In acknowledgment of the book’s exceptional contributions to our understanding of Adolf Meyer and the field he singularly shaped, Cheiron awards the 2016 Book Prize to Susan D. Lamb (U. Ottawa) for Pathologist of the Mind: Adolf Meyer and the Origins of American Psychiatry, published by Johns Hopkins University Press in 2014.
After becoming the first psychiatrist-in-chief at Johns Hopkins Hospital in 1908, Meyer devoted himself over the next five decades to the scientific acceptance of psychiatry as a methodologically sound specialty of medicine. Although historians of psychiatry have recognized Meyer as a founding father, many of his ideas were not well understood, and his highly influential impact on psychiatry has been partially shrouded in mystery. Having gained access to previously sealed patient records as well as Meyer’s personal correspondence, and having offered such a careful and thoughtful analysis of these precious archival materials, Lamb provides historians of the behavioral and social sciences with a coveted window into Meyer’s thinking and decision making.
Pathologist of the Mind clarifies Meyerian notions of psychobiology, psychotherapy, and evolutionary theory (among others) and places this important figure, as well as the hospital and area of specialty to which he was dedicated, into historical context. In impressively detailed fashion, the book brings the man and the era to life.
Our congratulations to Dr. Lamb! Find out more about her work here.
Anna Dysert, Assistant Head Librarian at MCGill University’s Osler Library of the History of Medicine in Montreal made an announcement on HNet for two research travel grants to be allocated during May 2016-April 2017.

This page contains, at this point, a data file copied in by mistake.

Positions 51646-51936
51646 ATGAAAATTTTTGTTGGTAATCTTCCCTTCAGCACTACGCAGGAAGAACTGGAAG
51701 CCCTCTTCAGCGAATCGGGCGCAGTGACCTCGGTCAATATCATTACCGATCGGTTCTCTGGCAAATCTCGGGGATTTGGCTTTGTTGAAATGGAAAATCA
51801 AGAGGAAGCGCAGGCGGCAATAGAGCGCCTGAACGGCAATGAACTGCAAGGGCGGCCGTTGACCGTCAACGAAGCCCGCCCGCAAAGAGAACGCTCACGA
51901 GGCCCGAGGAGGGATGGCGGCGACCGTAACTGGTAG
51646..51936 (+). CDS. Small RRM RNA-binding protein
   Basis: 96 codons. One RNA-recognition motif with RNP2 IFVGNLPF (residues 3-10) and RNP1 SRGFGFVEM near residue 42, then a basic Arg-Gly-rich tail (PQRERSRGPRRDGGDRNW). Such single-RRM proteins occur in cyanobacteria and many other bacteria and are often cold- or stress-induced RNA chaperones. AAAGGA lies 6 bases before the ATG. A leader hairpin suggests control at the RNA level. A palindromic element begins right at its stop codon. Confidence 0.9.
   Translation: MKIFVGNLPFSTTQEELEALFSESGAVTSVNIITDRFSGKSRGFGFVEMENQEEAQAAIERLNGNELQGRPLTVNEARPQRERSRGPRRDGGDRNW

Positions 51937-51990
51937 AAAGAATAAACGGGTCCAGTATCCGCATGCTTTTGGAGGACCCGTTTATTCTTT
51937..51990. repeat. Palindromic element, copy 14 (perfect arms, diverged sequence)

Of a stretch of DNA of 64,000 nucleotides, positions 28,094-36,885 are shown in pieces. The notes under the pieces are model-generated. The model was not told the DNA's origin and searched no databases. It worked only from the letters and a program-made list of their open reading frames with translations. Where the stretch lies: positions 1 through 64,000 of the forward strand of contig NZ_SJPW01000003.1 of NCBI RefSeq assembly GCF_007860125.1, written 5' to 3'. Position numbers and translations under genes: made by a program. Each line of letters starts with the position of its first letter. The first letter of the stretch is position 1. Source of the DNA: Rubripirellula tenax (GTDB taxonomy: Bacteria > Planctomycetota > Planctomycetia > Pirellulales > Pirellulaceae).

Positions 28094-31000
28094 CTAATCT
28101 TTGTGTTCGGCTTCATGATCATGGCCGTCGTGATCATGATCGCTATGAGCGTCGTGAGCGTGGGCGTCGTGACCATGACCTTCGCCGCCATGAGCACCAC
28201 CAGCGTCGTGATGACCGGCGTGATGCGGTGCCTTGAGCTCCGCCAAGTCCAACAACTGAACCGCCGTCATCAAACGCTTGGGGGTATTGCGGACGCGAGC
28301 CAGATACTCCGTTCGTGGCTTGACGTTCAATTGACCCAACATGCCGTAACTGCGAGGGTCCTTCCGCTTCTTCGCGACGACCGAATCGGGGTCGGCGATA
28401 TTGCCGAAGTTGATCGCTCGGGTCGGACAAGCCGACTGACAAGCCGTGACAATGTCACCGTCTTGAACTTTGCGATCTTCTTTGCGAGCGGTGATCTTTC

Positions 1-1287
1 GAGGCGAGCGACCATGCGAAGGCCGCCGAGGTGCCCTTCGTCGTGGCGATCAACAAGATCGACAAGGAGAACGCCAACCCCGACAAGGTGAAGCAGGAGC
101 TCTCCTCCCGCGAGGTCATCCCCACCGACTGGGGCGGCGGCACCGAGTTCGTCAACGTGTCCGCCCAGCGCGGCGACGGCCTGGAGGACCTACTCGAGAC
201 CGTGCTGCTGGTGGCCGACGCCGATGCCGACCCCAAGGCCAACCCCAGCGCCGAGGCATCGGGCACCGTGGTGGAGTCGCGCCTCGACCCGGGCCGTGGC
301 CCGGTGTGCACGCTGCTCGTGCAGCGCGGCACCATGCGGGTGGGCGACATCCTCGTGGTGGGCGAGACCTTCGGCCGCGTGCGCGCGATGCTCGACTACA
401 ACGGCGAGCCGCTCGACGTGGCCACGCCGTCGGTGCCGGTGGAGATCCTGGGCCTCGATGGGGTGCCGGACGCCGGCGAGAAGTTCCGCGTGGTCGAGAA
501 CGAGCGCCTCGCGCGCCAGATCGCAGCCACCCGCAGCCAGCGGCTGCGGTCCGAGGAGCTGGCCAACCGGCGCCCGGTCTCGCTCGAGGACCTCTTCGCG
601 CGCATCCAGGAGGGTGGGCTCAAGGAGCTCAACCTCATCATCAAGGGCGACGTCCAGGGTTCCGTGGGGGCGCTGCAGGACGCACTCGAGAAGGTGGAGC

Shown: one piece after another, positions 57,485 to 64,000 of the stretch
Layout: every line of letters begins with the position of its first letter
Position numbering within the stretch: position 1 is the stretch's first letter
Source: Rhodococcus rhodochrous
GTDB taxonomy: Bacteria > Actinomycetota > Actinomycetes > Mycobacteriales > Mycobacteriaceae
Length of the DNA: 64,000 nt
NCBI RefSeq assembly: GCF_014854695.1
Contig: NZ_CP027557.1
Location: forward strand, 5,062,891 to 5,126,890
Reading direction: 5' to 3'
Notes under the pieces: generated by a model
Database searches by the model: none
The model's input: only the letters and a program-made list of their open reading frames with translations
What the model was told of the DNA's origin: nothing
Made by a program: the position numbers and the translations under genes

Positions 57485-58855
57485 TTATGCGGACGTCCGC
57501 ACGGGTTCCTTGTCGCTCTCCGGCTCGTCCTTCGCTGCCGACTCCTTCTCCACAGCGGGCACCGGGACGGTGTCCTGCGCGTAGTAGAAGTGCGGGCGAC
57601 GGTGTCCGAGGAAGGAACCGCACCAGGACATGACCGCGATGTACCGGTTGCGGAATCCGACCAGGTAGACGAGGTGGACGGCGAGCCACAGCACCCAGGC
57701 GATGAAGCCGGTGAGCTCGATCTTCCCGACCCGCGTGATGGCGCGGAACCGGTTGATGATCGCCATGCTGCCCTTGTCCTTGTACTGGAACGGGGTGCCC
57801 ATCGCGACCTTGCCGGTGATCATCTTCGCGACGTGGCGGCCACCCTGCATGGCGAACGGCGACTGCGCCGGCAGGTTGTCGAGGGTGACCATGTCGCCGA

Both are intended to “allow scholars to carry out research with the rich neuro history archival and artifact collections of the library, the centrepiece of which is the Wilder Penfield Fonds, and other relevant collections at the Montreal Neurological Institute and the McGill University Archives.”
Submissions are welcomed from a variety of individuals, including graduate students, scholars, and professionals. The deadline for both is March 1st.
Follow the links above for more detailed information. Find their Archives website here.
Bandura is a Canadian, born in Alberta. He attended the University of British Columbia for his BA, before moving to the University of Iowa for graduate study. He has been a professor at Stanford since 1953.
The APS announcement of Bandura’s award can be found here.
FYI, the American Historical Association’s website includes a handy dandy calendar tool that provides a chronology of wide-ranging relevant content for those interested in the happenings of the historical discipline more broadly. Included are meetings and seminars, exhibitions and interpretive resources, as well as awards and fellowships.